IMF Survey: IMF Technical Assistance Finds A Teachable Moment in Africa
November 22, 2011
- Liberia needs help to rebuild after years of civil war
- Reform of public finances improves governance, transparency
- IMF technical assistance designed to share experience, expertise from over 100 countries
Stephen George is a public high school principal worried about the usual things: how students will fare on upcoming exams, crowded classrooms, and how to make sure his teachers get paid on time.
PUBLIC FINANCIAL MANAGEMENT
George has his work cut out for him. Matilda Newport High School in Monrovia, Liberia on the west coast of Africa has all the usual stresses that keep high school principals around the world awake at night, and then some.
The civil war wreaked havoc on daily life for the almost four million people in the small West African country. Roads and buildings were destroyed, people were displaced from their homes, and schools shut their doors.
George, the teachers, and students have to contend with the legacy of nearly 15 years of civil war in Liberia. There are 25 year-olds in his grade 9 classes, 15 year-olds who are the head of the family taking care of themselves and younger siblings after the death of their parents in the war.
And until recently, it took two weeks for his teachers to hunt down their paychecks.
“The previous system was very hectic because in their spare time, you wouldn’t find teachers in their classrooms; they had to leave school to collect their checks,” said George in an interview with IMF Survey online.
In rebuilding their lives, Liberians and their government need practical help to fix their economy and financial system.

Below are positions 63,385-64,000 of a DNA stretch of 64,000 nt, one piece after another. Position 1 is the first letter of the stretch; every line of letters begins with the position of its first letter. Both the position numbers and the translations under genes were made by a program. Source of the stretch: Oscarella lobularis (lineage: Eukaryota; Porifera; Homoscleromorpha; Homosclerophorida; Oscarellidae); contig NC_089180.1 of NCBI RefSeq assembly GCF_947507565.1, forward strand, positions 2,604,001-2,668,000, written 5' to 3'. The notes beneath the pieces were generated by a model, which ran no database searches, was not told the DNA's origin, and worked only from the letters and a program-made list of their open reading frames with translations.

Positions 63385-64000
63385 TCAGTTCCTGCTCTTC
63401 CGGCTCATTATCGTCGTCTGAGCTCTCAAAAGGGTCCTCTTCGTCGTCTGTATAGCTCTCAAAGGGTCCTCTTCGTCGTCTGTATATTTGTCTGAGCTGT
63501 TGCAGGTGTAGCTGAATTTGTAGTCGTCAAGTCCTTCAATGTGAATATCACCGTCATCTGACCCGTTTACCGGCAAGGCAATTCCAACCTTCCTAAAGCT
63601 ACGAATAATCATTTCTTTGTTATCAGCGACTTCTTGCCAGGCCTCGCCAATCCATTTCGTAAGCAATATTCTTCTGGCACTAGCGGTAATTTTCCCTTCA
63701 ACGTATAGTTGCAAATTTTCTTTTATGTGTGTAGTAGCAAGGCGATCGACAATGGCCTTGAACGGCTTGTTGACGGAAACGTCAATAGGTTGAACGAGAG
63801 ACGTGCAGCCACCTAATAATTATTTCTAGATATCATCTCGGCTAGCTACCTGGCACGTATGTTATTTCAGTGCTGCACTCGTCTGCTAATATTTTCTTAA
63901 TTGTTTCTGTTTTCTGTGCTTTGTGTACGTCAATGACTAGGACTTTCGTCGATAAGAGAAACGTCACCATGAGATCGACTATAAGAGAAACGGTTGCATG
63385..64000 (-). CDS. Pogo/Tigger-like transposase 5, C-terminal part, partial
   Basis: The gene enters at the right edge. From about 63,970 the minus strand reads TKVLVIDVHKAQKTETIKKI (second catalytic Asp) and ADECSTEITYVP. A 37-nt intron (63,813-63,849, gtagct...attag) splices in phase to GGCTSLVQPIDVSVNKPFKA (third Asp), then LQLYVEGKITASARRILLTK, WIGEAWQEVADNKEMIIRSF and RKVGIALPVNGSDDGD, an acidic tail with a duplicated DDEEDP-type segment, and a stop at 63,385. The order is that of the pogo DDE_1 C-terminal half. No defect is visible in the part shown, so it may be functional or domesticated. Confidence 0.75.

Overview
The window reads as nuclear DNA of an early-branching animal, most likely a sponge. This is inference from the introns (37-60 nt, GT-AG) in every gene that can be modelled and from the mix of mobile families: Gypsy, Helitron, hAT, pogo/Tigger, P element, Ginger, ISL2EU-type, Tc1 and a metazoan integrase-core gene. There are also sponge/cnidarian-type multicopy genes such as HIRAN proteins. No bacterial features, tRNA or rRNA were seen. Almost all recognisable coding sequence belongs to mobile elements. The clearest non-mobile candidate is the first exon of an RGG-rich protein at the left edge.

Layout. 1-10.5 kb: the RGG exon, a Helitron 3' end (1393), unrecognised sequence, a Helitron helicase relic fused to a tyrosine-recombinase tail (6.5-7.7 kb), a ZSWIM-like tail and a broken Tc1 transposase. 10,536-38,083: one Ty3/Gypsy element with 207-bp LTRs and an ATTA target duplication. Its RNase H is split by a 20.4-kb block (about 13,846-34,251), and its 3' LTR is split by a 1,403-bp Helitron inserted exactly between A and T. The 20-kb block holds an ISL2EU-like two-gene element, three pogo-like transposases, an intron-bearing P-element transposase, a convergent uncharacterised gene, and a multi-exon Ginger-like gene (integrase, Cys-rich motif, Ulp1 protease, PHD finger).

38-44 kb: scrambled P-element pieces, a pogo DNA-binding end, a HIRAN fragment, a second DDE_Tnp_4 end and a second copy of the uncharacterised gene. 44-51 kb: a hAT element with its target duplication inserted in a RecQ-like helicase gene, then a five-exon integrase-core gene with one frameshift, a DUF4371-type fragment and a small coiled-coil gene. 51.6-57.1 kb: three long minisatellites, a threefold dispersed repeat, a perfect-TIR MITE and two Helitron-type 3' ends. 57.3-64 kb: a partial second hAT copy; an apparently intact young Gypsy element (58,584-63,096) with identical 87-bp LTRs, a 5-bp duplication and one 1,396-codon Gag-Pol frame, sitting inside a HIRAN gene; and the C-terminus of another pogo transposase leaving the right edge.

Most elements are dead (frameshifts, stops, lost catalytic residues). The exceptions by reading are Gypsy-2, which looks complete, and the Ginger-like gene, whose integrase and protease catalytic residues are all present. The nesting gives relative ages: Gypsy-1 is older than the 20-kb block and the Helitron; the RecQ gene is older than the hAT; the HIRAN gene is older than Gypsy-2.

The IMF’s technical assistance draws on experts in specialized fields such as budget reform, public financial management, and payment systems, from around the world. A country needing help sets its own goals and decides how to achieve them while drawing on the best practices and experience from over 100 countries.
To repair the system, the Ministry of Finance, with guidance from IMF experts, had to do three things: make a list of the teachers and their banking information, encourage banks to open bank accounts for teachers who didn’t have one, and then take one check for the whole salary amount to the bank, and ask the bank to simply deposit each teacher’s paychecks directly into their account.
George says the new system is much better and works fine.
Rebuilding after war
How a government manages public finances and runs a smooth financial system is about a lot more than just collecting taxes, and having a transparent budget process and payment system: it’s about governing in an efficient and legitimate way.
“The challenge this government faces is how do you get away from the ills that led to the war; how do you prevent the recurrence of the civil conflict we had in this country? It basically boils down to governance,” said Patrick Sendolo, Head of the Special Projects Implementation Unit in the Office of the President, during an interview in his office in Monrovia.
Reforms to help improve the economy, as well as monetary and fiscal policy are key to good governance, according to Sendolo.